Today, I face a blocker regarding the adoption of property wrappers:
Good practice in a relatively big project is to have protocols for injecting and connecting the different app layers such as services with views or view models. In particular, they allow mocking these types for unit tests or for SwiftUI previews. This is a must-have on a large application. Combine introduced @Publlished, a very convenient property wrapper that exposes a publisher by the projected value as well as exposing the value itself in R/W. This publisher makes our API very clean and straightforward (only one variable). But the moment we introduce protocol, we no longer can benefit from the projected value syntax ($).
So we need ether

  • to declare two variables for the same data (the r/w value and the publisher),
  • to do a hack that consists of creating a class that contains the @Publlished variables, and make the protocol inherit from this class. Allowing the share @Published vars with all the implementations of the protocol by inheritance.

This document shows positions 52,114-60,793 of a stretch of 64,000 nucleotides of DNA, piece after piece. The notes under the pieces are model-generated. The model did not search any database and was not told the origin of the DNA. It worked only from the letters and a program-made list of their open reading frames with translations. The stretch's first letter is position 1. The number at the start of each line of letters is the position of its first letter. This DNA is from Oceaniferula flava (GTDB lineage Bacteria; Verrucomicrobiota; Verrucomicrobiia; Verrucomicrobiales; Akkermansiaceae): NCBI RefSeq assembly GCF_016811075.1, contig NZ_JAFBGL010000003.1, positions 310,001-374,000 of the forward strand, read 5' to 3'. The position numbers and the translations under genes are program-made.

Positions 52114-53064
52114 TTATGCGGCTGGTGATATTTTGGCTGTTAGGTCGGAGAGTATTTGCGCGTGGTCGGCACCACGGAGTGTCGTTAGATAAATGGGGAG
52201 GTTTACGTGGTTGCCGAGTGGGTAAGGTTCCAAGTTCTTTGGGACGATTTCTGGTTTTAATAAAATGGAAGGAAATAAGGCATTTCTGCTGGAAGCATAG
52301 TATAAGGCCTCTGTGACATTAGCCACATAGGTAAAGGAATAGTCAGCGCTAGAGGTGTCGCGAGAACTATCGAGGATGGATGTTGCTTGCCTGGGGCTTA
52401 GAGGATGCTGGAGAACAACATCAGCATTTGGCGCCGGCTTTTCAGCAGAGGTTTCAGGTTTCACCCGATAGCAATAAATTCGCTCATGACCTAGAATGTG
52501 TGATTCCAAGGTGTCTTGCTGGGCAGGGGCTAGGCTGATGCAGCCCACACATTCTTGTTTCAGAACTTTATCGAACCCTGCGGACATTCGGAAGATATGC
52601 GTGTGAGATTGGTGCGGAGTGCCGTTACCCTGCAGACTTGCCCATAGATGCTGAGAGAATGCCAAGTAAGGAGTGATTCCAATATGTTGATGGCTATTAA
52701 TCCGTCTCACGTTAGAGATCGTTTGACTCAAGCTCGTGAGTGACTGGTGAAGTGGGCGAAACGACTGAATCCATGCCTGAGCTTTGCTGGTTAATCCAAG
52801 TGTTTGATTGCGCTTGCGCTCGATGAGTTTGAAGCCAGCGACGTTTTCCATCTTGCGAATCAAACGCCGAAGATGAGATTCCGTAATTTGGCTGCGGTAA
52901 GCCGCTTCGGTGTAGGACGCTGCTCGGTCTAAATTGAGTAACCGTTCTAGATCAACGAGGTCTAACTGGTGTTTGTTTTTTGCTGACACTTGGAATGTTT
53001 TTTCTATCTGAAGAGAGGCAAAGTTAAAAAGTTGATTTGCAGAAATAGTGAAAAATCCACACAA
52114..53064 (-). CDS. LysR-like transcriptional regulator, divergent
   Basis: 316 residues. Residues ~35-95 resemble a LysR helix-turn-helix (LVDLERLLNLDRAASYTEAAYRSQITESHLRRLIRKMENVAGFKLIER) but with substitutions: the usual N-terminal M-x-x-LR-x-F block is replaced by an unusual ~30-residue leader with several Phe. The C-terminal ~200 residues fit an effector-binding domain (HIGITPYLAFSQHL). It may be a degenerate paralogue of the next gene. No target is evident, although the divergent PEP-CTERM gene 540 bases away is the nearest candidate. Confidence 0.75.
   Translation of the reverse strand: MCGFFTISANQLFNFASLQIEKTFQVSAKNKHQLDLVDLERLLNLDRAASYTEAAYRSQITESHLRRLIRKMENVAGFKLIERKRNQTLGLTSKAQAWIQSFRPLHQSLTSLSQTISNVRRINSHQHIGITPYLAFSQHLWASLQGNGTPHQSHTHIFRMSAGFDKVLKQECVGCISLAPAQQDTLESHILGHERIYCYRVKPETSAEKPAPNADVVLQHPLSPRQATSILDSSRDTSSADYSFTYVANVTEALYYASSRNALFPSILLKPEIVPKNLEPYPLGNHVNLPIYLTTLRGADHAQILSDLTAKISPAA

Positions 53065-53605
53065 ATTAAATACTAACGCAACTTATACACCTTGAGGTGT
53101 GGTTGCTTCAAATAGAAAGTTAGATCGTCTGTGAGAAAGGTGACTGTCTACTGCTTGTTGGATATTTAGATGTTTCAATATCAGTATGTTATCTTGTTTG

I think it will be nice to have a sugar syntax that defines directly on the variable the projection requirement. Even if allowing to use $ in a second variable declaration will solve the use case.

To conclude, If you have any alternative to share for my use case, I would love to read about them too :slightly_smiling_face:

+1 for this.
Just two questions:

  1. Will it be possible to stay with current behavior, if I want to hide the details from protocol, that property is wrapped?
  2. Should we have a possibility to hide projected value?

+1 on this proposal. We'd like to be able to use @Published in a protocol.

The projection approach seems to be a no-brainer.

The only thing (seemingly) in the way of doing this is the "Cannot declare entity named '$x'; the '$' prefix is reserved for implicitly-synthesized declarations"

While this error makes sense from a language perspective when you are declaring a concrete type, I see no real reason that you can't have a protocol require a projected property in this way.

Should this be put forward as proposal itself? To me it makes sense whether or not the wrapper approach was ever implemented.